|Cocaine bust, estimated to worth $1 billion, June 2010, Banjul.|
The YCF said this has particularly affected the youths, encouraging a lifestyle ofcrime and addiction. As a result, youths are increasingly unprepared to pursue legitimate career paths as they often drop out of school.
Young people, whom the charitable organisation said are Gambia’s greatest resource, are being underexploited thus hindering their chances of development.
Recently, a YCF-organised workshop to educate young people on the adverse effects of drug abuse and trafficking was held at the American Corner along Kairaba Avenue.
The participants are also expected to serve as ambassadors in the fight against drug abuse.
“We need to define our life and know who we are first before using illicit drugs and alcohol,” Pastor Roberts Noble of FES Gambia, encouraging all to pursue a life of purpose and not succumb to peer pressure.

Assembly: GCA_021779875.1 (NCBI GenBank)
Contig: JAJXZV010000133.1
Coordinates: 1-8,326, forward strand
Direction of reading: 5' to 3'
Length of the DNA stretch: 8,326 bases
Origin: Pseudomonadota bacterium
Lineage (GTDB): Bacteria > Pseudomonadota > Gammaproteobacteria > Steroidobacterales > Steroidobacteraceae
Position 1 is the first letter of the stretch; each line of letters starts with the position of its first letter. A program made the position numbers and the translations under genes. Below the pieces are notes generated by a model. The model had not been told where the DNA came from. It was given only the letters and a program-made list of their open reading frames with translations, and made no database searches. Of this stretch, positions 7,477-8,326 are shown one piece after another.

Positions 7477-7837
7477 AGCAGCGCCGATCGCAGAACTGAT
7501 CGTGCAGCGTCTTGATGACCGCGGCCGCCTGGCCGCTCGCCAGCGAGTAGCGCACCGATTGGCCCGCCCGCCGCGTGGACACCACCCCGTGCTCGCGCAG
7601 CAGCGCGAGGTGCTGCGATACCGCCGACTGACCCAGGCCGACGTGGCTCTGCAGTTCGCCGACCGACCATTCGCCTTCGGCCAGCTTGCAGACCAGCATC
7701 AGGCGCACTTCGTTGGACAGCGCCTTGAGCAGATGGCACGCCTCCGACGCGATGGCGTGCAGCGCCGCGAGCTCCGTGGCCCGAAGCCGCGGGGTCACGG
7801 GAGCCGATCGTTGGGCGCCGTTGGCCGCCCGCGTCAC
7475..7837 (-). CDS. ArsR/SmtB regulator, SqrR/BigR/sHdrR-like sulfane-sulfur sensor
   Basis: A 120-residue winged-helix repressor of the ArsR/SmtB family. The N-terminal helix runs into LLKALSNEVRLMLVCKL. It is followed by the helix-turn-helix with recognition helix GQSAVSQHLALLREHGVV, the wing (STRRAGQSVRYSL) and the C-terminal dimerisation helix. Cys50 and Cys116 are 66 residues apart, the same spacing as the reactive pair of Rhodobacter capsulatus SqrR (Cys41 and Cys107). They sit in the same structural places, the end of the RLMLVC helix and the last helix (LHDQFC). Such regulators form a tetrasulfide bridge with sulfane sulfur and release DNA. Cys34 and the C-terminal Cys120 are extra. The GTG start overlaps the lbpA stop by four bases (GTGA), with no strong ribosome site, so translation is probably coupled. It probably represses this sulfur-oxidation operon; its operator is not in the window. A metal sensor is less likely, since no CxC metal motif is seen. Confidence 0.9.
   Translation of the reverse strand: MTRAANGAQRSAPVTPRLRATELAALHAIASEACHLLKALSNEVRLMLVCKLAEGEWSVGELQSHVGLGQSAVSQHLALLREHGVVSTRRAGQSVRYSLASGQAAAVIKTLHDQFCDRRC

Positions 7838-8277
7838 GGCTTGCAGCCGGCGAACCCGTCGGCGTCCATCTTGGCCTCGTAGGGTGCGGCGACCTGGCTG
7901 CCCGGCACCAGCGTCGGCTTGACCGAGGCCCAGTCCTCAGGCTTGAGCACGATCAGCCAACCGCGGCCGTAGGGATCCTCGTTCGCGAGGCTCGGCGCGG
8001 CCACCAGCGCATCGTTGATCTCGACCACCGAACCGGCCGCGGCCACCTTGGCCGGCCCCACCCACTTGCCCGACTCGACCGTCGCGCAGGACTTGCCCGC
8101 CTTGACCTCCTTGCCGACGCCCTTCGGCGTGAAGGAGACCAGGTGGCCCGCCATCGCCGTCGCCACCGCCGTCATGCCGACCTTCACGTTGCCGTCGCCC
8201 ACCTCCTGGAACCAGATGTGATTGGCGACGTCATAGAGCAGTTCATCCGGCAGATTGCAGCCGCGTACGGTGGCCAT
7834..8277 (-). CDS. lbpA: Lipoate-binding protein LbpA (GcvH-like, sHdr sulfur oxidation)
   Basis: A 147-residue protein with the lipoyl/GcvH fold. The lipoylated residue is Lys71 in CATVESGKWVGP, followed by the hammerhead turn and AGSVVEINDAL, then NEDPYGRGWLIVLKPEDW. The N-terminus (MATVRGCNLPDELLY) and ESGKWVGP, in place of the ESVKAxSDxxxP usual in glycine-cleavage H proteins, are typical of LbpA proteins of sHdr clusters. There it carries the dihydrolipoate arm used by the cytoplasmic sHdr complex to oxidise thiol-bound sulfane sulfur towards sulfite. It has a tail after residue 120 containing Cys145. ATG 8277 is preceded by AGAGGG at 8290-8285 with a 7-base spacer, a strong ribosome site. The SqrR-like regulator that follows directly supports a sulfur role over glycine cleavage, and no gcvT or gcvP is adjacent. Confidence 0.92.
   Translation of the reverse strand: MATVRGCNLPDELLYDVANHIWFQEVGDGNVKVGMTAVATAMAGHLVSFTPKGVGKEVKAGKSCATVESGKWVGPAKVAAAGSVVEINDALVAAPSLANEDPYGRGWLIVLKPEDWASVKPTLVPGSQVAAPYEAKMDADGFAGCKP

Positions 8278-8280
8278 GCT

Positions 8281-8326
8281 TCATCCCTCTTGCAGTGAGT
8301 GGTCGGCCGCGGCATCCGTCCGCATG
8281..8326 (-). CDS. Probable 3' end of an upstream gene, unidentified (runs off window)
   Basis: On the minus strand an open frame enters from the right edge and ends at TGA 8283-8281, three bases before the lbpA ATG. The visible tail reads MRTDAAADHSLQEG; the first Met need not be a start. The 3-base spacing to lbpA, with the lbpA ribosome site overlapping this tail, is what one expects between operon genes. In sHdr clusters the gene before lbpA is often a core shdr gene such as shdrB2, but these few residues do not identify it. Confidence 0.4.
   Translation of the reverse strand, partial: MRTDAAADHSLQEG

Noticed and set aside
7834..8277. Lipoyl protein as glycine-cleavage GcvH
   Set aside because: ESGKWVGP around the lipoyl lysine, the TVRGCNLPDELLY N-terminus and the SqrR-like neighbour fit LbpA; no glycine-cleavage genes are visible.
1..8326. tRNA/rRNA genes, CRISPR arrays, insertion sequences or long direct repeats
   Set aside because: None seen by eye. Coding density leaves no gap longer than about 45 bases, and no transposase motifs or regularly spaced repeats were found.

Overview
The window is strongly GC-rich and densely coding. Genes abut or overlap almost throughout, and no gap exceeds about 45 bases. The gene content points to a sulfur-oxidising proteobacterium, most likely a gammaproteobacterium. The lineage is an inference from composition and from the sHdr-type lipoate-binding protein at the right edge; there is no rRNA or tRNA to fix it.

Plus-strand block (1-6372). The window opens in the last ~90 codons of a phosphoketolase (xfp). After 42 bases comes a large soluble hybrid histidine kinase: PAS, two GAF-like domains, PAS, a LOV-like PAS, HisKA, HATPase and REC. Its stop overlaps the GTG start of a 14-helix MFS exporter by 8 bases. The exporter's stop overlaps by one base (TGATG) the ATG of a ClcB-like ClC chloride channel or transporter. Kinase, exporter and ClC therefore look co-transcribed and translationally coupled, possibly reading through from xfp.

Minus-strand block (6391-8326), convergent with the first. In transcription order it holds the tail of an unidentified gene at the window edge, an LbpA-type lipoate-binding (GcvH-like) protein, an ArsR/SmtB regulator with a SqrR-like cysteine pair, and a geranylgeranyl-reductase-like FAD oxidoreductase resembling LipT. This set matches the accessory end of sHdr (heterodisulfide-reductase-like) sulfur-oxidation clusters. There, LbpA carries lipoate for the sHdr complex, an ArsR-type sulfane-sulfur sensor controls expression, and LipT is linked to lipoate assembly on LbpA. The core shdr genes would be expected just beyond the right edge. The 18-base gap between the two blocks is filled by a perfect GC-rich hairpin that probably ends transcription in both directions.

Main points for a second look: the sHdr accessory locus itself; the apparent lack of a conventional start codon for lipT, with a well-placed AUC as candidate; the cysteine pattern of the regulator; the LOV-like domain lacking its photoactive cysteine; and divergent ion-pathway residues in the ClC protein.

|Resource persons and participants|
The PRO of the National Drug Enforcement Agency (NDEA), ASP Abdoulie Ceesay said the sale of drugs had become commonplace in school compounds, urging the students to be vigilant at all times.
“Don’t think that because you are a juvenile, you cannot be prosecuted when caught with illicit drugs”, he cautioned. “You will be taken to a child court which deals with kids and has the final verdict on all drug-related cases.”
The lowest fine for drug related offences in the Gambia is D250, 000.00 with a minimum jail term of five years, he said on June 14, 2012.
Panelists included Pastor Noble Roberts of FES Gambia, Oustass Momodou Loum, representing the clergy, Mr. Momodou Sambou of International Organisation of Good Templars (IOGT), Mr. Abdoulie Ceesay of the National Drug Enforcement Agency (NDEA) and Mr. Samba of the Mental Advocacy Unit of the World Health Organisation.
Written by Modou S. Joof
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